Should I fertilize my magnolia trees?

misskitty100June 26, 2009

I have 2 magnolia trees that I planted last year. One is doing great and one is struggling. The struggling one had lots of brown leaves that have fallen off but at the same time lots of new leaves are coming on too.

Should I fertilize these trees and if so, what should I use?

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Dan Staley

Should I fertilize these trees


Never fert stressed trees. And the thriving one doesn't need it either.


    Bookmark   June 26, 2009 at 10:09AM
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brandon7 TN_zone(7)

What makes you think the one with lots of new leaves is struggling?

Are your trees properly mulched? If not, the best thing you could ever do for your magnolias is to property mulch them as far out as you can justify. If you are not certain of proper mulching techniques, please ask for more info!

    Bookmark   June 26, 2009 at 10:54AM
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Yes, please tell me about mulching.


P.S. I think the one is struggling because the other one has beautiful, glossy green leaves as opposed to brown leaves that are falling off.

    Bookmark   June 26, 2009 at 11:25AM
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Embothrium(USDA 8 Sunset 5 WA)

Probably evergreen magnolia which very often looks badly starved on local soils. Go to an independent garden center and ask for a suitable product.

Mulch all plantings except warm season vegetable crops. Use a entirely or partly more coarse mulch, like wood chips. Keep it away from stems.

I love cedar play chips originating at mills. Perfect!

 Bark mulch can be contaminated with salt or weed seeds
 Bark naturally contains waxes that prevent absorption and release of water in landscapes
 Sawdust is too fine a material to use as a landscape mulch and will prevent water and gas movement as
it compacts
 Softwood bark mulches are often not "gardener friendly" due to the presence of tiny, sharp fibers
 Arborist wood chips can be finely chipped if this is more aesthetically desirable

Here is a link that might be useful: The Myth of Pretty Mulch

    Bookmark   June 26, 2009 at 12:37PM
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brandon7 TN_zone(7)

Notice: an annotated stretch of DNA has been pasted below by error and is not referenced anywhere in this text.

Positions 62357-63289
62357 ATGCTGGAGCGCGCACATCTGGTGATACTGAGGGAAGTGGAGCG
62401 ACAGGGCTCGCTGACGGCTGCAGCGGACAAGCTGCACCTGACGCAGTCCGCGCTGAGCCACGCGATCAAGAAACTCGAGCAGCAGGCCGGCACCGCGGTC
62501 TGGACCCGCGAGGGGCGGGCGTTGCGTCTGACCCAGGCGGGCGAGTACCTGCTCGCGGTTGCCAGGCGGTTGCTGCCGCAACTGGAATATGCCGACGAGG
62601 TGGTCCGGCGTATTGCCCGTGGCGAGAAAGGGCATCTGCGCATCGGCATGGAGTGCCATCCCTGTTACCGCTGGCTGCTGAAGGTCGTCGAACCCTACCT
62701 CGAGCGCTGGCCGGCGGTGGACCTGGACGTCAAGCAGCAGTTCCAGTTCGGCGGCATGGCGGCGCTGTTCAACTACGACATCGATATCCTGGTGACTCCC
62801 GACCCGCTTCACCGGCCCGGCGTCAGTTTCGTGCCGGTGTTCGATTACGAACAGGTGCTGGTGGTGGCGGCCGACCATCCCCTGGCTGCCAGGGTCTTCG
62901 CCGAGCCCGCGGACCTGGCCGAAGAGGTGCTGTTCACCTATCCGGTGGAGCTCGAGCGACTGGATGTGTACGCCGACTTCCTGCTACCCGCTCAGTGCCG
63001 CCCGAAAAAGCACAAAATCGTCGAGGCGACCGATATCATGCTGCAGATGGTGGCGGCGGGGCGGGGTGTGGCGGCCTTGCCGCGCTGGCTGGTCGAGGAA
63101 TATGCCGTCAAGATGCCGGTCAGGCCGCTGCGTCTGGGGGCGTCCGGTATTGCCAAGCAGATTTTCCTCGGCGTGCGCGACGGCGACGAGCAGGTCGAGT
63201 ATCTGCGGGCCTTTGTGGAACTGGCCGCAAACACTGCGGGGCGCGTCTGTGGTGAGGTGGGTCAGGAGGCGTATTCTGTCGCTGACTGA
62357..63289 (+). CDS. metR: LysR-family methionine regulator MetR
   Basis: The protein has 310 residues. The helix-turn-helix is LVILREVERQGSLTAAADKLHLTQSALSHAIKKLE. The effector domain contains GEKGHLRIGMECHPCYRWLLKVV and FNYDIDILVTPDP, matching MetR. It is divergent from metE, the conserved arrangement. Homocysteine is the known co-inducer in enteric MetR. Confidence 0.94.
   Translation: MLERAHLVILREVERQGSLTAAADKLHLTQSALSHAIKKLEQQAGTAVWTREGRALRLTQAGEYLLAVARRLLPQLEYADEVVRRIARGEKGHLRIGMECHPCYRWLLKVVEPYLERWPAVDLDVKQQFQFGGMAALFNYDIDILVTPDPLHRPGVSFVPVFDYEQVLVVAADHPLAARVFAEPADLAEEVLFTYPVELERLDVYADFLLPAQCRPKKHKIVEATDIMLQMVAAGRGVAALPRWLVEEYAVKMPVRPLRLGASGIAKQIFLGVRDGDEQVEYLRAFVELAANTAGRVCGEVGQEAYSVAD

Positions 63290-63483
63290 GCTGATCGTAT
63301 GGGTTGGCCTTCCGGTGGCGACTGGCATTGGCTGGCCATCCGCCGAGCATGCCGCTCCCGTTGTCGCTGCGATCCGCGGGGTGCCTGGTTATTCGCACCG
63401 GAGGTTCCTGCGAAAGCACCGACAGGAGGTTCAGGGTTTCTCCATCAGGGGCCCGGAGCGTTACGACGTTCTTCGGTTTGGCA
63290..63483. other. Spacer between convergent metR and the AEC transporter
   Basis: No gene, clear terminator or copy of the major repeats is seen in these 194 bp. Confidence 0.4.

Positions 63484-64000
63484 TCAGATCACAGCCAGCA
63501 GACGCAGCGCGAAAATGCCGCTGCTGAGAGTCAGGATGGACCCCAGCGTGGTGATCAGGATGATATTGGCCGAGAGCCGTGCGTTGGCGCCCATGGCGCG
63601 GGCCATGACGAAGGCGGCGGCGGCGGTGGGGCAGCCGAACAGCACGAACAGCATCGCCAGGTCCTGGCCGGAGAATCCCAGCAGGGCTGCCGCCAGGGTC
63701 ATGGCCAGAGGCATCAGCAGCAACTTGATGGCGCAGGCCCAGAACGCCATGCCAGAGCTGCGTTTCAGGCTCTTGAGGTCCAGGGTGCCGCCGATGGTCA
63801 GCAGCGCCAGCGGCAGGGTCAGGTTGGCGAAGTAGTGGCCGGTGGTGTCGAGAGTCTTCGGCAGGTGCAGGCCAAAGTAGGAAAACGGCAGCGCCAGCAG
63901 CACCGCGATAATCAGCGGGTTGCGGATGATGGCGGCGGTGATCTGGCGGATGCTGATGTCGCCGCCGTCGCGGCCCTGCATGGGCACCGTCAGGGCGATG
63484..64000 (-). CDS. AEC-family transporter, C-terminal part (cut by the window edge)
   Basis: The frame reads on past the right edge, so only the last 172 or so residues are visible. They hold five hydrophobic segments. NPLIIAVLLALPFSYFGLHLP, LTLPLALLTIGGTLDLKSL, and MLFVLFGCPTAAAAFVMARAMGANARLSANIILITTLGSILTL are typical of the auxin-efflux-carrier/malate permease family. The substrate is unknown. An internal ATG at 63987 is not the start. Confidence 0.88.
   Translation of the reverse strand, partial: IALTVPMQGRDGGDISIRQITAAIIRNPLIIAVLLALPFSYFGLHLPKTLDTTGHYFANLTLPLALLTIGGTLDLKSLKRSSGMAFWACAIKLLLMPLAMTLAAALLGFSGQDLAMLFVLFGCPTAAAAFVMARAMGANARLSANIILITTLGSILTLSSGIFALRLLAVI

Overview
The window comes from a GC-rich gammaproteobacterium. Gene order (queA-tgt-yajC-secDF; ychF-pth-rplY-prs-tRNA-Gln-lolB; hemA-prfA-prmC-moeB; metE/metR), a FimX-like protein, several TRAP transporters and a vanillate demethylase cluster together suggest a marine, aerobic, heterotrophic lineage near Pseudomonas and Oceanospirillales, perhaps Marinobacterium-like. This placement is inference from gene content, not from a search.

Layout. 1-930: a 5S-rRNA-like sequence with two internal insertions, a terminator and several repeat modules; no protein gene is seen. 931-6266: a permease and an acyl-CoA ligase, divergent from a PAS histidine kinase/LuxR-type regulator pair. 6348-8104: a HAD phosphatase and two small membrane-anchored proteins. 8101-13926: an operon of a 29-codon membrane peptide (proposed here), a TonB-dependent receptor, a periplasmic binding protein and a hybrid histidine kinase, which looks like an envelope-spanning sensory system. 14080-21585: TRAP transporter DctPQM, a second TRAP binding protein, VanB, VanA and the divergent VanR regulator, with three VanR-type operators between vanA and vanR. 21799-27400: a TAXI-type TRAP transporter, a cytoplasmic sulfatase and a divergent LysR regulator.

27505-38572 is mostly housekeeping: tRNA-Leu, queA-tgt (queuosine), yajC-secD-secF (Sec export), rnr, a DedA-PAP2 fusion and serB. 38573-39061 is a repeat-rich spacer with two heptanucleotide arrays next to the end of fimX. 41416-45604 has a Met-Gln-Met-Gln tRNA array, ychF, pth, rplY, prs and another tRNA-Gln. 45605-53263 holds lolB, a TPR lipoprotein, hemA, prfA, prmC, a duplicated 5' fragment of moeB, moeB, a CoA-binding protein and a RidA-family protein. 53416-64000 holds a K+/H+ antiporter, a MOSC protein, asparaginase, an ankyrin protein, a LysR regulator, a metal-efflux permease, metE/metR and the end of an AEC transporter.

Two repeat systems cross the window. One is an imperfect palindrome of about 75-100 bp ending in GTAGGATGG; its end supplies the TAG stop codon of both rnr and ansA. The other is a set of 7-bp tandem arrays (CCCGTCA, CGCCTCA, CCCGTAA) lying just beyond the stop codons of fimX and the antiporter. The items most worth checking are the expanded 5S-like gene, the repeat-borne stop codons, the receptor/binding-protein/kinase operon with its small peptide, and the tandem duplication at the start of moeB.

I copied most of the following info off of my website, linked below. If it doesn't answer all of your questions, please let me know. I'm still trying to be sure I have all the bases covered.

Use an organic mulch like shredded hardwood, pine park, pine needles, etc. The mulch should be added at least as far out as the diameter of the planting hole. Wider mulched areas are beneficial. A tree's root system typically extends out two to three times as far as it's canopy. Proper mulch depth will vary with mulch type, but, if using pine bark or shredded wood mulch, 2" to 4" is generally sufficient. Mulching too deep can create surface drainage problems and deprive roots of oxygen. Remember to mulch wide, not deep. The area immediately adjacent to the trunk of the tree or shrub should be unmulched. Leave a couple of inches adjacent to the trunk bare to avoid fungal, disease, and pest problems. Excess moisture held against the bark on the lower portion of the trunk can encourage rot. Mulch placed against the bark can harbor disease and provide cover for gnawing rodents. In no case should "mulch volcanoes" be built around the trunk. Some gardeners make use of six to eight layers of newspaper or even cardboard under their mulch to reduce initial weed growth up through the mulch. Plastic, landscape fabric, and woven weed barriers should be avoided! These only cause major problems later on as seeds grow roots down though these materials and anchor themselves into the barriers. Removal can be problematic.

Here is a link that might be useful: Planting a Tree or Shrub

    Bookmark   June 26, 2009 at 1:45PM
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